There was welcome news last week for victims of asbestos related mesothelioma in the UK – the government has increased the packages available for those who are unable to trace a liable former employer or an employer’s liability insurer from the £115,000 debated in the House of Commons in January. This means that sufferers of the disease could be looking at compensation payouts averaging £123,000, ending years of injustice for around 3,500 victims and their families. This will enable them to apply for compensation from a pot of £380 million from next month.
Mike Penning, the Work and Pensions Minister in the UK has revealed that it was an unrestricted priority to launch this scheme as soon as legislation allows because around 2,000 people are diagnosed with the disease each year. These numbers are expected to increase over the coming 30 years with between 56,000 and 63,000 deaths expected according to the Department for Work and Pensions.
Mesothelioma is an aggressive cancer caused by exposure to asbestos and can take up to 50 years to develop. However, when the symptoms do emerge most people die within three years. The cancer is most often found in those who worked in industries with heavy exposure to asbestos up to 1985 when the import and use of blue and brown asbestos (known as Crocidlite and Amosite respectively) were banned in the UK. The industries in which asbestos was most commonly used include construction, ship building, power generation and engineering.
Until now, victims and their families have been able to claim for damages under two sets of legislation, but the sums awarded have not usually been more than £20,000. This new fund means that claimants will be entitled to 80% of the average payout settlement in civil cases relating to mesothelioma, with payments ranging from £115 to £123. The fund will provide £7,000 towards legal costs on top of the compensation payment amount.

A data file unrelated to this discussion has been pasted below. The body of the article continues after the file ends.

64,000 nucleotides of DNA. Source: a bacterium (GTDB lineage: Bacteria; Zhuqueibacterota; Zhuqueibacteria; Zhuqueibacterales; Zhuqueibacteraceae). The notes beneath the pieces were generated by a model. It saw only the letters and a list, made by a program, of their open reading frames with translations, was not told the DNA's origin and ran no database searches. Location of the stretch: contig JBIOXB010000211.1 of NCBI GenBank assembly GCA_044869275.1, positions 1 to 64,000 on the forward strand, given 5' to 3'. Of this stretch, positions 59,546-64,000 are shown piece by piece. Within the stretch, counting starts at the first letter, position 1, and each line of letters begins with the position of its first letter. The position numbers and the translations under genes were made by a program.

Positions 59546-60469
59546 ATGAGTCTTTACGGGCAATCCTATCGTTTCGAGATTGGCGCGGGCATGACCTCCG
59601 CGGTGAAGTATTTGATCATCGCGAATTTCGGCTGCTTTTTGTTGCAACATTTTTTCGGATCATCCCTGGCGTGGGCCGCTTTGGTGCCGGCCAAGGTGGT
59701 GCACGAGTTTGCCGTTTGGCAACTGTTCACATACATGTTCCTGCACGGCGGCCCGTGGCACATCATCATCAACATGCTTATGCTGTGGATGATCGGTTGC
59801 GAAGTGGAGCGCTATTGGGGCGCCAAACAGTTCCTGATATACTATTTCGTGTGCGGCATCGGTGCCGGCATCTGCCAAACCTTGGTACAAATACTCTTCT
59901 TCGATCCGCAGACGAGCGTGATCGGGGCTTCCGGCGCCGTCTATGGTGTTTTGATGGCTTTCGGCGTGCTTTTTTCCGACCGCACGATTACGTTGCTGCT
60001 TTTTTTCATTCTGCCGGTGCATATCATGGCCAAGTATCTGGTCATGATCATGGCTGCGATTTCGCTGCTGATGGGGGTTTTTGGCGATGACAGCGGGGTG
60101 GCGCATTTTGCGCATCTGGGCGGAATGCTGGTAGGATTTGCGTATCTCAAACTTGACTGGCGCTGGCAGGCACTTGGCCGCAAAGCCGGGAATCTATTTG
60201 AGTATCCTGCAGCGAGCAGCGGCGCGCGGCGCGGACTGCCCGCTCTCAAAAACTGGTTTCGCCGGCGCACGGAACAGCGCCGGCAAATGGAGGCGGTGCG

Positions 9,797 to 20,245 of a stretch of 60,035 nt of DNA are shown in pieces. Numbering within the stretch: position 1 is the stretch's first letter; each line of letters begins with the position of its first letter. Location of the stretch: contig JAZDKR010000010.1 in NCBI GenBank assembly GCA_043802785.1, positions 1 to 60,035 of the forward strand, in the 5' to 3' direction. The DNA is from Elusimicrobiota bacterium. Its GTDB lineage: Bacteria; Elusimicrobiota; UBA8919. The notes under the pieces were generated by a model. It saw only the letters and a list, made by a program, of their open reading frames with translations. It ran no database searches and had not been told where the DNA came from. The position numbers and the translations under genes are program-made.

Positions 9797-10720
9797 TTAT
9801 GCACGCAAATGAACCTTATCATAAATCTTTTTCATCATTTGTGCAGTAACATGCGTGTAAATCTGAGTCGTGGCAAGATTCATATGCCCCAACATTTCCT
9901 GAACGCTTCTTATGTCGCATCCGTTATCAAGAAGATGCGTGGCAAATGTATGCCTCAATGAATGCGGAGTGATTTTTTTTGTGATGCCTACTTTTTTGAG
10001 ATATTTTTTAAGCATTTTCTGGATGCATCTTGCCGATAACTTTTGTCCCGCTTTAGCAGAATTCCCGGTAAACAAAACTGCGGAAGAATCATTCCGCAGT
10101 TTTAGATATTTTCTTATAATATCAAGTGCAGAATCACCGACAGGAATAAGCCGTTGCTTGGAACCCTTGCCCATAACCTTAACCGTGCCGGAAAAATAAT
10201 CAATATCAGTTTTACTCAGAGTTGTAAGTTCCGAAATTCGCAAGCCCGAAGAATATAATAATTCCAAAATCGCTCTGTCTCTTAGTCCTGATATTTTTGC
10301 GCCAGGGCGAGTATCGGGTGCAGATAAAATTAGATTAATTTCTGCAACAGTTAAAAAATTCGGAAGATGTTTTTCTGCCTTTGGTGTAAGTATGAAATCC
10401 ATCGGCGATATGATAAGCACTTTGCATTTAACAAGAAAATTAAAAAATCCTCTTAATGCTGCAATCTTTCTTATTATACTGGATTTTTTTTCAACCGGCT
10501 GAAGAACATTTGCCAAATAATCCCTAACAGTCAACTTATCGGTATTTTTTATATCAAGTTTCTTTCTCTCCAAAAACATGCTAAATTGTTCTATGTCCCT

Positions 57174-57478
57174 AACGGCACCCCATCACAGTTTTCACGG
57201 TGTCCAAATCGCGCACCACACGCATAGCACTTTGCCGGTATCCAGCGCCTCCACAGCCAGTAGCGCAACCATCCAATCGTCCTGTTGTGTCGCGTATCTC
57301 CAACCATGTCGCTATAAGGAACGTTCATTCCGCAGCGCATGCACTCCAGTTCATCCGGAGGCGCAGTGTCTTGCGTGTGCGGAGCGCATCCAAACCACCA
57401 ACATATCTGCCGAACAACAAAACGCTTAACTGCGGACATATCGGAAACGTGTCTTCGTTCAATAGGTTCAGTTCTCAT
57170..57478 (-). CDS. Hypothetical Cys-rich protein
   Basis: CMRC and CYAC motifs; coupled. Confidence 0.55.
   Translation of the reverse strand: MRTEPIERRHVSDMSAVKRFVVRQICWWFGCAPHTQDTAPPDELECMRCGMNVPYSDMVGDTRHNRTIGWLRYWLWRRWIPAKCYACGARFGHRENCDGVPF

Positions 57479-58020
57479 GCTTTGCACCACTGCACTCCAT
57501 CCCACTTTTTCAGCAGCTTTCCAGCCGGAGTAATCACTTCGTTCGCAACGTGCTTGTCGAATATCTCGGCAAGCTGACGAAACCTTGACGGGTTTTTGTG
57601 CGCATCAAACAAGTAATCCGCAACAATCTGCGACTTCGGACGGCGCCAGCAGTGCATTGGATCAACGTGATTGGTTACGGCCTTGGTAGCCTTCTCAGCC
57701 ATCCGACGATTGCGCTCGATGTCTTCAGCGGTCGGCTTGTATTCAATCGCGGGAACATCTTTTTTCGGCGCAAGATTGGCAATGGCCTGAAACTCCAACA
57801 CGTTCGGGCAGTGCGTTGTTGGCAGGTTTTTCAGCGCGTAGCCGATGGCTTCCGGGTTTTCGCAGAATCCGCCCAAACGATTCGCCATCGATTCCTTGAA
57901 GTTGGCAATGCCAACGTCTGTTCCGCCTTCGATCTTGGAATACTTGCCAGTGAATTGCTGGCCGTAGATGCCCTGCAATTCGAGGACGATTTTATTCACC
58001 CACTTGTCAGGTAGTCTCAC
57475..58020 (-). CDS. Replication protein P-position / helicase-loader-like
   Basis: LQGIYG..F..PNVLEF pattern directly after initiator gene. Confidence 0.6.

In order to receive the payments, claimants will need to show that they were negligently exposed to asbestos in the workplace and cannot claim compensation as they are unable to find the liable employer or insurance company. In many cases this is due to the relevant culpable party becoming insolvent or in cases where insurance records are missing. This is expected to address the plight of those victims and their families who have endured this insidious disease without recourse to compensation from the insurance industry.
The scheme will be administered by claims handling company, Gallagher Basset and was specifically designed to accept direct applications from applicants without the help of a solicitor. If no solicitor is retained, the claimant will retain the relevant £7,000 in legal fees.
The Mesothelioma Act was passed by the UK government in January 2014 and involves the creation of a new package of support funded by insurance companies to pay more than 800 eligible claimants in 2014, with 300 per year from then onwards until 2024.